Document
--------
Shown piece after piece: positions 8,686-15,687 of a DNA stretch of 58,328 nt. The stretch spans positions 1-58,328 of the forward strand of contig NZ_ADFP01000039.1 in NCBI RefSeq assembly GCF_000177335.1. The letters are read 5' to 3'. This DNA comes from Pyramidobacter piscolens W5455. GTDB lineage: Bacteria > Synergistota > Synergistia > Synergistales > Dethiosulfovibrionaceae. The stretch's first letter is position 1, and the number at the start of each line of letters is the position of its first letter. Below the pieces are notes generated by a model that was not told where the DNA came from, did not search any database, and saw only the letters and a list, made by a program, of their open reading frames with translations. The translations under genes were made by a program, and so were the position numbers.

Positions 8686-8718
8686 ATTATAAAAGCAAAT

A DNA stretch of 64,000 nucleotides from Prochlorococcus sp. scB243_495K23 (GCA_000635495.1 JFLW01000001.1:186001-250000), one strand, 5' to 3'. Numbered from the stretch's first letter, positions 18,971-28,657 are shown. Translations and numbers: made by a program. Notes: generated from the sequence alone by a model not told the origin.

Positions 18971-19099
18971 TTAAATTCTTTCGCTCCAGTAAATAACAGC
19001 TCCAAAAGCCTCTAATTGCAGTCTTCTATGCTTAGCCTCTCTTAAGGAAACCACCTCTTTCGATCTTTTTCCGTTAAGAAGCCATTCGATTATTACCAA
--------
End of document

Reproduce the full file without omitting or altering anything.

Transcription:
Shown piece after piece: positions 8,686-15,687 of a DNA stretch of 58,328 nt. The stretch spans positions 1-58,328 of the forward strand of contig NZ_ADFP01000039.1 in NCBI RefSeq assembly GCF_000177335.1. The letters are read 5' to 3'. This DNA comes from Pyramidobacter piscolens W5455. GTDB lineage: Bacteria > Synergistota > Synergistia > Synergistales > Dethiosulfovibrionaceae. The stretch's first letter is position 1, and the number at the start of each line of letters is the position of its first letter. Below the pieces are notes generated by a model that was not told where the DNA came from, did not search any database, and saw only the letters and a list, made by a program, of their open reading frames with translations. The translations under genes were made by a program, and so were the position numbers.

Positions 8686-8718
8686 ATTATAAAAGCAAAT

A DNA stretch of 64,000 nucleotides from Prochlorococcus sp. scB243_495K23 (GCA_000635495.1 JFLW01000001.1:186001-250000), one strand, 5' to 3'. Numbered from the stretch's first letter, positions 18,971-28,657 are shown. Translations and numbers: made by a program. Notes: generated from the sequence alone by a model not told the origin.

Positions 18971-19099
18971 TTAAATTCTTTCGCTCCAGTAAATAACAGC
19001 TCCAAAAGCCTCTAATTGCAGTCTTCTATGCTTAGCCTCTCTTAAGGAAACCACCTCTTTCGATCTTTTTCCGTTAAGAAGCCATTCGATTATTACCAA